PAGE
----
Columbia Law School Welcomes Four New Faculty Members
Bernard Harcourt, Sarah Knuckey, Edward Morrison, and Elora Mukherjee Join the Full-Time Faculty in Time for the Fall Semester
New York, August 29, 2014—Columbia Law School students returning to campus for the fall semester will be joined by four new full-time faculty members who bring expertise in areas ranging from immigration law and human rights to bankruptcy and social and political thought.
The professors may look familiar; each has made contributions to the Law School’s intellectual community over the years. Bernard E. Harcourt spent the 2013-2014 academic year as a visiting professor. Sarah Knuckey, who joins from NYU School of Law, has delivered Columbia Law School lectures on human rights investigations in each of the past three years. Edward R. Morrison, formerly the Harvey R. Miller Professor of Law and Economics, is returning to Morningside Heights after a two-year stint at The University of Chicago Law School. And Elora Mukherjee is joining the full-time faculty after serving as a lecturer and clinical teaching fellow in the Mass Incarceration Clinic directed by Professor Brett Dignam.
|(left to right) Professors Bernard Harcourt, Sarah Knuckey, Edward Morrison, and Elora Mukherjee|
The four scholars join a dynamic roster of faculty led by Interim Dean Robert E. Scott, the Alfred McCormack Professor of Law, who will head the Law School until Gillian Lester becomes the 15th dean on Jan. 1, 2015. Each of the new professors was hired by former Dean David M. Schizer, whose ten-year term was marked by an unprecedented 19 percent increase in the size of the faculty. Schizer added 43 new professors during his tenure, bringing the student-faculty ratio to the lowest it has ever been.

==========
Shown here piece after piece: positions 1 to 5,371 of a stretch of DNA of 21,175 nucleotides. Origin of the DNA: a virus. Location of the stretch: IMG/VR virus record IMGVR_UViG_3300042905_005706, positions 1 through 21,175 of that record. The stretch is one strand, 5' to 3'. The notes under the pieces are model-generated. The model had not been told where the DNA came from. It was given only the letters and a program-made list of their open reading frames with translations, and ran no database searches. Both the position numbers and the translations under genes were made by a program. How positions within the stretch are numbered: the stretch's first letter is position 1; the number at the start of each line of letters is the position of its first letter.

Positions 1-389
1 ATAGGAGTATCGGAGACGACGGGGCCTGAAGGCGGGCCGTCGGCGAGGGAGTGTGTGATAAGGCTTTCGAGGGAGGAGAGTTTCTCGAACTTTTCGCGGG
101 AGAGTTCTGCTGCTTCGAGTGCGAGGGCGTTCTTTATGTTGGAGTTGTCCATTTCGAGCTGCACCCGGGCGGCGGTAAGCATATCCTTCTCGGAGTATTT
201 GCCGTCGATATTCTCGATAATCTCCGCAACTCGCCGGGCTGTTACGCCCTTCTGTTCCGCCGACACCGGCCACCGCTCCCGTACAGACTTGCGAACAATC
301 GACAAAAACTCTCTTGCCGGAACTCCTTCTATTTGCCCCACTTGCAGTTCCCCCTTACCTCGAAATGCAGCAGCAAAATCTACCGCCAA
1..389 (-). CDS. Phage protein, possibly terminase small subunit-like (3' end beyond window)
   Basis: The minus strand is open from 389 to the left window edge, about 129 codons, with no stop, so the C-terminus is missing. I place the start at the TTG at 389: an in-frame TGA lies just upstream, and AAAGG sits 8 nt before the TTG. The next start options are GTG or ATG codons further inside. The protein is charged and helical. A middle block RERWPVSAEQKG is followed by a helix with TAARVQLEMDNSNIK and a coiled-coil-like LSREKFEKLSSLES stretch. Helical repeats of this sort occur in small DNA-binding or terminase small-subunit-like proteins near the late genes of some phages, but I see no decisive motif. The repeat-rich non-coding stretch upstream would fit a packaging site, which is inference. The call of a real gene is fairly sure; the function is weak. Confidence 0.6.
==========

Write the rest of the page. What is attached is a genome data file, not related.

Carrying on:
Here’s a snapshot of the new professors and their expertise:
Professor Harcourt is one of the nation’s leading scholars of social and political thought, critical theory, the political economy of punishment, and penal law and procedure. His recent work includes pioneering empirical research on asylums and prisons that has rigorously refocused attention on the complex relationship between the institutions. In 2014, he and a team of scholars launched an innovative project investigating the nature of the state and its interactions with citizens in a world of increasing interconnectivity, surveillance, privatization, and globalization. Harcourt’s work on the project, “The State as History and Theory,” focuses on the “carceral state” emerging from our domestic security practices and apparatuses, and the tension between mass incarceration and economic liberalism.
Harcourt is teaching Legal Methods this fall.
Knuckey is faculty co-director of the Human Rights Institute (HRI), director of the Human Rights Clinic, and Lieff Cabraser Associate Clinical Professor of Law. An international human rights lawyer and special advisor to the U.N. special rapporteur on extrajudicial executions, she has carried out fact-finding investigations and reported on human rights and armed conflict violations around the world, addressing issues such as unlawful killings, armed conflict, sexual violence, corporate accountability, extractive industries, and protest rights.
Knuckey is teaching the Human Rights Clinic this fall.
Morrison is the Charles Evans Gerber Professor of Law. One of the country’s foremost scholars of bankruptcy law and law and economics, he explores the causes and consequences of insolvency, both consumer and corporate, and collaborated with colleagues at Columbia Business School on a paper forthcoming in the American Economic Review, “Mortgage Modification and Strategic Default: Evidence from a Legal Settlement with Countrywide.”
Morrison is teaching Bankruptcy Law this fall.
Mukherjee, an associate clinical professor of law, directs the Law School’s newest clinical offering, the Immigrants’ Rights Clinic, which provides high-quality legal representation to immigrants detained at two immigrant detention centers in New Jersey and collaborates with local and national immigrants’ rights organizations on regulatory and legislative reforms, impact litigation, grassroots advocacy, and strategic planning.
Mukherjee is teaching the Immigrants’ Rights Clinic this fall.